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Science and Technology Leadership in American Government: Ensuring the Best Presidential Appointments panel was briefed on the recruiting situation at its first meeting in June 1991 by Chase Untermeyer, then assistant to the President for presidential personnel, and D. Allan Bromley, the assistant to the President for science and technology. Later, Constance Horner met with the panel during her first week as the assistant to the President for presidential personnel. The panel also heard from several staff members of the Office of Presidential Personnel—Jan Naylor, the deputy director, and Martha Goodwin, an associate director. Jane Ley, deputy general counsel, and Leslie Wilcox, attorney-advisor, from the Office of Government Ethics, covered the current and pending conflict-of-interest laws and their administration at several panel meetings. Colleen Preston, general counsel, House Armed Services Committee, and Andrew Effron, chief counsel, Senate Armed Services Committee, came to discuss legislative proposals to extend postemployment restrictions. Elliot Richardson and Lloyd Cutler, who not only have dealt with these issues in government but who continue to follow these issues through service on such bodies as the National Commission on the Public Service and the quadrennial Commission on Executive, Legislative and Judicial Salaries, also met with the panel to share their views and concerns. The staff of the Council for Excellence in Government shared their draft profiles and preliminary data on the "Science 60," which just appeared in The Prune Book: The 60 Toughest Science and Technology Jobs in Washington (Trattner, 1992). The profiles provide a broader understanding of the range of high-level executive positions that have significant S&T content, and can be usefully read in conjunction with our report. The panel benefited greatly from the efforts of staff, who gathered and synthesized the latest information on a variety of topics, particularly the welter of conflict-of-interest rules and the fast-changing executive pay situation. Jim Pfiffner, professor of government and politics at George Mason University, contributed his expertise as a consultant on the policy management roles of the presidency. Last but not least, I would like to thank the panel members for their willingness to devote considerable time, on short notice, over a short period of time, to a difficult and serious set of issues that is not very visible but nevertheless affects us all greatly. Kenneth W. Dam Chairman of the Study Panel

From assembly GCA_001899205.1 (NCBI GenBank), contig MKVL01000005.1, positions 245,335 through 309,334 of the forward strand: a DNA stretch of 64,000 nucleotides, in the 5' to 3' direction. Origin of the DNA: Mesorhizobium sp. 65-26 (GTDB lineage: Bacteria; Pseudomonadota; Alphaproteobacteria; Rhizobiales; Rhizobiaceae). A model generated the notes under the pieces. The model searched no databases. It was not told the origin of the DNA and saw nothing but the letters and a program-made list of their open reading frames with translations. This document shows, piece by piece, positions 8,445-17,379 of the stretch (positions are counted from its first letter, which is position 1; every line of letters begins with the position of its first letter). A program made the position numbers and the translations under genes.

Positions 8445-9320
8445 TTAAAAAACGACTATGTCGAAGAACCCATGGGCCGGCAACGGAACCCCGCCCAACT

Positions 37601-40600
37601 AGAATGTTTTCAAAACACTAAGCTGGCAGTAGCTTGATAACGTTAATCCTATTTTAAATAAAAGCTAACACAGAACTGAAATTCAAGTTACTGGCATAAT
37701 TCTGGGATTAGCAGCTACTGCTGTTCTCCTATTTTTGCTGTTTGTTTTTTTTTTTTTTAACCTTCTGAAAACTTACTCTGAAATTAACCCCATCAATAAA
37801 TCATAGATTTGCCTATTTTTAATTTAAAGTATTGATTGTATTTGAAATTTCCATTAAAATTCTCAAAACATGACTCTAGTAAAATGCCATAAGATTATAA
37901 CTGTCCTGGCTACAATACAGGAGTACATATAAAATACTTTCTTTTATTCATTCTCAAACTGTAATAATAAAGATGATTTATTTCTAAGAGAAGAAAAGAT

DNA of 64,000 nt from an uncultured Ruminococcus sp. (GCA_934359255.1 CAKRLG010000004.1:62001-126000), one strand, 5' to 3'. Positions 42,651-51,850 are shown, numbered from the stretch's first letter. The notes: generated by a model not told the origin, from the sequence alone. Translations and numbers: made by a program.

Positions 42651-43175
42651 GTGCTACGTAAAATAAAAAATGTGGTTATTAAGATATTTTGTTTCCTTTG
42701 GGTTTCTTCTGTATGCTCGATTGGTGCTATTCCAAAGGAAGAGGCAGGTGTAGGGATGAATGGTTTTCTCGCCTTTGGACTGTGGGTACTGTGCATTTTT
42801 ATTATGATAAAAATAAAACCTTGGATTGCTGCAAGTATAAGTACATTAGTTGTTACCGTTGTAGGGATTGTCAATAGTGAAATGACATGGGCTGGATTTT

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Science and Technology Leadership in American Government: Ensuring the Best Presidential Appointments Contents     EXECUTIVE SUMMARY   1 1   INTRODUCTION   19     Science, Technology, and Government   19     Governance of Science and Technology   22     What Are the Jobs?   22     Who Holds These Positions?   24     Problems   25     Consequences   28     Solutions   29 2   REDUCING THE HURDLES AND DISINCENTIVES   31     Toward Reasonable and Effective Ethics Rules   32     Postgovernment Employment Restrictions   33     Consolidation and Periodic Review of Ethics Laws   37     Reasonable Resolution of Substantive Conflicts of Interest   39     Nonprofit Job Tenure   41     Reducing the Costs of Serving   42     Compensation   42     Outside Income Exceptions   46     Using New Pay Flexibilities   46     Administrative Streamlining   47     Standardize Forms and Coordinate Procedures   47     Update Previous FBI Background Investigations   47 3   IMPROVING RECRUITMENT AND EXPANDING THE POOL OF CANDIDATES   49     Recruiting Top Scientists and Engineers   49     Office of Presidential Personnel   51     Greater Reliance on Department and Agency Recruiting   53

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Science and Technology Leadership in American Government: Ensuring the Best Presidential Appointments     Key Personnel Role for the President's Assistant for Science and Technology   54     Specialized Capacity of the Office of Presidential Personnel for S&T Recruitment   55     Cooperation Among the Departments, the President's Assistant for S&T, and the Office of Presidential Personnel   56     Other Recruiting Recommendations   57     Greater Involvement and Support of Nongovernmental Sectors   57     Increasing the Interest of Scientists and Engineers in Government Service   58 4   MAKING THE JOBS THEMSELVES MORE ATTRACTIVE   61     Appropriate Reclassification and Restructuring of Positions   62     Reducing Administrative "Overbrush"   64     APPENDIXES A   Members of the Panel on Presidentially Appointed Scientists and Engineers   67 B   Presidentially Appointed Science and Technology-Related Positions   69 C   Postgovernment Employment Restrictions   75     REFERENCES   89

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Science and Technology Leadership in American Government: Ensuring the Best Presidential Appointments SCIENCE AND TECHNOLOGY LEADERSHIP IN AMERICAN GOVERNMENT ENSURING THE BEST PRESIDENTIAL APPOINTMENTS